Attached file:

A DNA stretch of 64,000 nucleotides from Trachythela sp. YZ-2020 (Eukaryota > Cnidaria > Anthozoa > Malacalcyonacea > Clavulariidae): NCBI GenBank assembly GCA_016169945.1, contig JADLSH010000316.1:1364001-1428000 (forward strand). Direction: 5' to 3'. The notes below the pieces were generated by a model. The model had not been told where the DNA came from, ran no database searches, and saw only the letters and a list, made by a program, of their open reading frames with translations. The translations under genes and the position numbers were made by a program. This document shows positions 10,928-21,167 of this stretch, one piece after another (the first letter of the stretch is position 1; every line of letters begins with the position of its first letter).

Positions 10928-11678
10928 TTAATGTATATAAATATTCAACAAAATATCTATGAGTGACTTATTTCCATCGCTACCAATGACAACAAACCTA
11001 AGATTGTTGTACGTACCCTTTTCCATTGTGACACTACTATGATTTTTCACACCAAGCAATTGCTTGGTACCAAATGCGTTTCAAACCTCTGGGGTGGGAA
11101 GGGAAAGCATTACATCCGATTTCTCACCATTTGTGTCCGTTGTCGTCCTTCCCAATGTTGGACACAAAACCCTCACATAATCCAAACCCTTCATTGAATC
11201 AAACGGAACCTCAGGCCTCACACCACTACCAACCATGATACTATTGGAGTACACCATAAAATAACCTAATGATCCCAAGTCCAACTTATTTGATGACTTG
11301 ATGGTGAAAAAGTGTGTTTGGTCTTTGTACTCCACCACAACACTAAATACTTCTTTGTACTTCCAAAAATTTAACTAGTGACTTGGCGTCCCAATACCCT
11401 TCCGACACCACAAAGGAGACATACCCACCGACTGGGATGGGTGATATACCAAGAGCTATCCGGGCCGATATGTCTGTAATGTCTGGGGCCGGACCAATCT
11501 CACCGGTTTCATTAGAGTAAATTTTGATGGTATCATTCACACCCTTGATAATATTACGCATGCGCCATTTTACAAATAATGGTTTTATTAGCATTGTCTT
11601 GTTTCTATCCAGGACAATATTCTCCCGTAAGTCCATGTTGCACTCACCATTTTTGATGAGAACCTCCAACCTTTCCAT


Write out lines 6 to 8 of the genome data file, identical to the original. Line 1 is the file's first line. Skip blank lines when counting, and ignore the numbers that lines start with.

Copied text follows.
11201 AAACGGAACCTCAGGCCTCACACCACTACCAACCATGATACTATTGGAGTACACCATAAAATAACCTAATGATCCCAAGTCCAACTTATTTGATGACTTG
11301 ATGGTGAAAAAGTGTGTTTGGTCTTTGTACTCCACCACAACACTAAATACTTCTTTGTACTTCCAAAAATTTAACTAGTGACTTGGCGTCCCAATACCCT
11401 TCCGACACCACAAAGGAGACATACCCACCGACTGGGATGGGTGATATACCAAGAGCTATCCGGGCCGATATGTCTGTAATGTCTGGGGCCGGACCAATCT